What does one imagine when thinking of Provence? An abundance of fruit trees, gardens lush with plants with mountains in the background? Beautiful Plane trees aligned on the street’s edge canopying the street with a arch of leaves? Or is it the scents in the air … with poppies everywhere and rows upon rows of purple lavender? I can tell you it is all of that and so much more!
The Region of Provence-Alpes-Côte d’Azur is located in the southeast corner of France between Italy, the Mediterranean Sea and the Rhone River and is home to incredible places like Nice, Cannes, Avignon, Aix-en-Provence and Marseilles. This vast region has mountains; a large river, a delta and the Mediterranean Sea, giving it hot and dry summers and mild winters. Meaning little snow and the plenty of sunshine, perfect for fruit farming and for grapes.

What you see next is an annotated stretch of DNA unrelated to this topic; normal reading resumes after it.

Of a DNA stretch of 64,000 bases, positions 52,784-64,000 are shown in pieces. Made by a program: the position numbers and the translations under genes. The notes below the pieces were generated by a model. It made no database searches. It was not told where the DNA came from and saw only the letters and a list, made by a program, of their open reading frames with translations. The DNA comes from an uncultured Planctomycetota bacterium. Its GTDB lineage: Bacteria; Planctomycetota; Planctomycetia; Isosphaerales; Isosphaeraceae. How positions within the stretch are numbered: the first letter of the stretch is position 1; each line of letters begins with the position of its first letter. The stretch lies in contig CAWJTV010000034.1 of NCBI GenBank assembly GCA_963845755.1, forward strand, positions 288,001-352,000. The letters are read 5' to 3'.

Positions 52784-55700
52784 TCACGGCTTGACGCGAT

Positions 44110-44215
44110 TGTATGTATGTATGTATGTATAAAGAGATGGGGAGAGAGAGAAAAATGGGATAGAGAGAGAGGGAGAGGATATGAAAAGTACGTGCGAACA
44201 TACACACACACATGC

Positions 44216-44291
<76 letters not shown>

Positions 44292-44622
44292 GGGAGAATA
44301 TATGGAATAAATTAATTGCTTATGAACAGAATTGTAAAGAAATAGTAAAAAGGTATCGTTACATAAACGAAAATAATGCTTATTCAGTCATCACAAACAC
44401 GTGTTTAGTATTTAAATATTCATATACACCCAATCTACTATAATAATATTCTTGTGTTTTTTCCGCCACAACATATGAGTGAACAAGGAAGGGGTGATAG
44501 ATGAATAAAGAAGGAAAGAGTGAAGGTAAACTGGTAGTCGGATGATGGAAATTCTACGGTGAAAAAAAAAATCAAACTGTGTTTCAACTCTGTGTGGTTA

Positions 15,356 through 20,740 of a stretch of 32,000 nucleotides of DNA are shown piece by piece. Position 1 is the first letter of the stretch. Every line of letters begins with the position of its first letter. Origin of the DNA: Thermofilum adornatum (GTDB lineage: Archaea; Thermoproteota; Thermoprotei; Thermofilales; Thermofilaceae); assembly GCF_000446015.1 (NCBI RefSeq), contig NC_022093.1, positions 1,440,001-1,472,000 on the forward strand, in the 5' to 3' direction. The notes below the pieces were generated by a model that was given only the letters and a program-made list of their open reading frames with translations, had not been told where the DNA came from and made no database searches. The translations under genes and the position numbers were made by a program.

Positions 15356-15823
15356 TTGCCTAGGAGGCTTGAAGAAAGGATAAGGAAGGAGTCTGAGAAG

The mythic wind, le Mistral is a feature of the climate in the western part of the Region; it blows from the north bringing clear and dry weather. The eastern part of the department is more protected from the Mistral. This wind is capable of reaching speeds of over 100 kilometers an hour, blowing over everything in its path. Yet even with its potential for destruction, it is a vital component to the French wine regions of Provence, The Rhone and even parts neighbouring Occitaine, where we live in Montpellier. The winds can be so strong that they rid the area of virtually all cloud cover, ensuring bright and sunny days that are perfect for ripening fruit and especially grapes. In addition, the winds help to normalize temperatures, ensuring it is neither too cold, nor too hot. Some people claim that Le Mistral can cause headaches, anxiety or restlessness, even in animals too. Some even claim that it causes mental instability and can drive people mad. The painter, Van Gogh painted many scenes here too. In a letter he referenced the mistral saying “he was so determined to finish a painting that once he drove the legs of his easel into the ground, strapped the canvas in place, and kept on painting in spite of the wind”.